Interaction between Tiam1 and the Arp2/3 complex links activation of Rac to actin polymerization.
ABSTRACT: The Rac-specific GEF (guanine-nucleotide exchange factor) Tiam1 (T-lymphoma invasion and metastasis 1) regulates migration, cell-matrix and cell-cell adhesion by modulating the actin cytoskeleton through the GTPase, Rac1. Using yeast two-hybrid screening and biochemical assays, we found that Tiam1 interacts with the p21-Arc [Arp (actin-related protein) complex] subunit of the Arp2/3 complex. Association occurred through the N-terminal pleckstrin homology domain and the adjacent coiled-coil region of Tiam1. As a result, Tiam1 co-localizes with the Arp2/3 complex at sites of actin polymerization, such as epithelial cell-cell contacts and membrane ruffles. Deletion of the p21-Arc-binding domain in Tiam1 impairs its subcellular localization and capacity to activate Rac1, suggesting that binding to the Arp2/3 complex is important for the function of Tiam1. Indeed, blocking Arp2/3 activation with a WASP (Wiskott-Aldrich syndrome protein) inhibitor leads to subcellular relocalization of Tiam1 and decreased Rac activation. Conversely, functionally active Tiam1, but not a GEF-deficient mutant, promotes activation of the Arp2/3 complex and its association with cytoskeletal components, indicating that Tiam1 and Arp2/3 are mutually dependent for their correct localization and signalling. Our data suggests a model in which the Arp2/3 complex acts as a scaffold to localize Tiam1, and thereby Rac activity, which are both required for activation of the Arp2/3 complex and further Arp2/3 recruitment. This 'self-amplifying' signalling module involving Tiam1, Rac and the Arp2/3 complex could thus drive actin polymerization at specific sites in cells that are required for dynamic morphological changes.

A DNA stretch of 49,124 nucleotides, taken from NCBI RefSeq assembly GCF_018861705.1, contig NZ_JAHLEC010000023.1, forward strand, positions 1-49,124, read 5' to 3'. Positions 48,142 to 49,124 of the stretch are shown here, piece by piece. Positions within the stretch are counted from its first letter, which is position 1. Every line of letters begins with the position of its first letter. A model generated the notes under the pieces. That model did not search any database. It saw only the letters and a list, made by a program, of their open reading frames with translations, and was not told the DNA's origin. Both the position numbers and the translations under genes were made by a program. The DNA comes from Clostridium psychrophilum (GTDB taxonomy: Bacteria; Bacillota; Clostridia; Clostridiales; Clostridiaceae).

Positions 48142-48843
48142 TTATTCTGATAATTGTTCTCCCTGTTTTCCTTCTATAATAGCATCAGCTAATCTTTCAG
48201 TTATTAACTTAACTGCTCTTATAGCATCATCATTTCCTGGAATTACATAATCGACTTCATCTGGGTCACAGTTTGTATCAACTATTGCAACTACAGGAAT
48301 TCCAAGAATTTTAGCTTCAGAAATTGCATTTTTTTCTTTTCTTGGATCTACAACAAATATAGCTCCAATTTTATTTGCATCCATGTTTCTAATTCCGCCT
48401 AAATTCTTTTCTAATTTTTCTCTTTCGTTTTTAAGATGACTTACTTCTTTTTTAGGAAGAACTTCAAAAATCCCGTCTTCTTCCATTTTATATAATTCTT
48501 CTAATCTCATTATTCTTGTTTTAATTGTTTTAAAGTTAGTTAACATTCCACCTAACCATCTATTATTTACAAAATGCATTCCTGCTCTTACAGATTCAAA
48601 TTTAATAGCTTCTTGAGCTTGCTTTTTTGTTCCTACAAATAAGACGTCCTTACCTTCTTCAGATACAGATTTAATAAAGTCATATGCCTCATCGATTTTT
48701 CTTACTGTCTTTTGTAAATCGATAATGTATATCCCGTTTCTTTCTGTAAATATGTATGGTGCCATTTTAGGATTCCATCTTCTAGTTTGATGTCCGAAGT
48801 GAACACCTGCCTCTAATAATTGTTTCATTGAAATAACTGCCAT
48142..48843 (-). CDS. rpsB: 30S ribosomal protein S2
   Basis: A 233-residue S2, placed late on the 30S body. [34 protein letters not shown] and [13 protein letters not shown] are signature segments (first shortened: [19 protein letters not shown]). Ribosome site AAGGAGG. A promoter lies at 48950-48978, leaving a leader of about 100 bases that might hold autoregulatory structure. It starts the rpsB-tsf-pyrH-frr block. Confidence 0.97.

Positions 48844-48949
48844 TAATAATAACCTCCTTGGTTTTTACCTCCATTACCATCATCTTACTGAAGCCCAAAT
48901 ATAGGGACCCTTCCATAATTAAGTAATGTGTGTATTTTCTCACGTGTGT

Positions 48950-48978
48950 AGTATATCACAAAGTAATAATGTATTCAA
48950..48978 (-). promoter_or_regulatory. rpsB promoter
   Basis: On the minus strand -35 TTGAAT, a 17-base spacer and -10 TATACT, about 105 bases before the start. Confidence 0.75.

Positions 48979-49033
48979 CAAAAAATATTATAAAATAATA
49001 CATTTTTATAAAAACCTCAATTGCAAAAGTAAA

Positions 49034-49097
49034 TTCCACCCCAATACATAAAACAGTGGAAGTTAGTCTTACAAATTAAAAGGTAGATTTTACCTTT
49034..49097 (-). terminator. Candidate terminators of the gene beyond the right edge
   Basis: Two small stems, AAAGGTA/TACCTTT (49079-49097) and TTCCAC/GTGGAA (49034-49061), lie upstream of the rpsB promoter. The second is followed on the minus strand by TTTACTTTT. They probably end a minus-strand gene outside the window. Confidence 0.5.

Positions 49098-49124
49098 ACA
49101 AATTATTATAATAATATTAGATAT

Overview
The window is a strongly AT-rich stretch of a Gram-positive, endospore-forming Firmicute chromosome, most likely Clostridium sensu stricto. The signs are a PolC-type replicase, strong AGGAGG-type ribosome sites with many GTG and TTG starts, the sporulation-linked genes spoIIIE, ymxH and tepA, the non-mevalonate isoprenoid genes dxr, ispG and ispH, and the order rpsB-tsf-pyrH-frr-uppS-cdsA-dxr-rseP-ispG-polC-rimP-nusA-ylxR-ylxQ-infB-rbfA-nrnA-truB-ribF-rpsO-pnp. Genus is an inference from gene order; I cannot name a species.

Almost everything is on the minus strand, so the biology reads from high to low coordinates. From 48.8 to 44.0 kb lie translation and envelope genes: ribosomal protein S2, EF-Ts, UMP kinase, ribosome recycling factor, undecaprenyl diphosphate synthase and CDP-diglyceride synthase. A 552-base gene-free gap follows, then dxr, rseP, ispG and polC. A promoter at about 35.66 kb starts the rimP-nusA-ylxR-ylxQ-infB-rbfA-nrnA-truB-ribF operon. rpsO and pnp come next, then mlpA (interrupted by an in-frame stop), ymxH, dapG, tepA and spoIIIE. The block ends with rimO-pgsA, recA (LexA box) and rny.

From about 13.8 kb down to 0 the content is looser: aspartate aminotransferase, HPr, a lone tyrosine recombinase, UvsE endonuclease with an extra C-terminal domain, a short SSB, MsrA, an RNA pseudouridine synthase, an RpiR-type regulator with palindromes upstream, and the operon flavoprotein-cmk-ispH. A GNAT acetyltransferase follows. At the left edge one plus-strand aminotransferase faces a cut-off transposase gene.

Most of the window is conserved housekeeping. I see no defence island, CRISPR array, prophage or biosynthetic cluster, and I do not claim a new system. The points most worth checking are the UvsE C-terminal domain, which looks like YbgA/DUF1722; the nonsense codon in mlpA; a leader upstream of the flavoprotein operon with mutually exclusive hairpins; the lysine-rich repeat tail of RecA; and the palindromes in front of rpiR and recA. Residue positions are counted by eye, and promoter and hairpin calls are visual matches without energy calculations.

Project description:The small GTPase Rac1 orchestrates actin-dependent remodeling essential for numerous cellular processes including synapse development. While precise spatiotemporal regulation of Rac1 is necessary for its function, little is known about the mechanisms that enable Rac1 activators (GEFs) and inhibitors (GAPs) to act in concert to regulate Rac1 signaling. Here, we identify a regulatory complex composed of a Rac-GEF (Tiam1) and a Rac-GAP (Bcr) that cooperate to control excitatory synapse development. Disruption of Bcr function within this complex increases Rac1 activity and dendritic spine remodeling, resulting in excessive synaptic growth that is rescued by Tiam1 inhibition. Notably, EphB receptors utilize the Tiam1-Bcr complex to control synaptogenesis. Following EphB activation, Tiam1 induces Rac1-dependent spine formation, whereas Bcr prevents Rac1-mediated receptor internalization, promoting spine growth over retraction. The finding that a Rac-specific GEF/GAP complex is required to maintain optimal levels of Rac1 signaling provides an important insight into the regulation of small GTPases.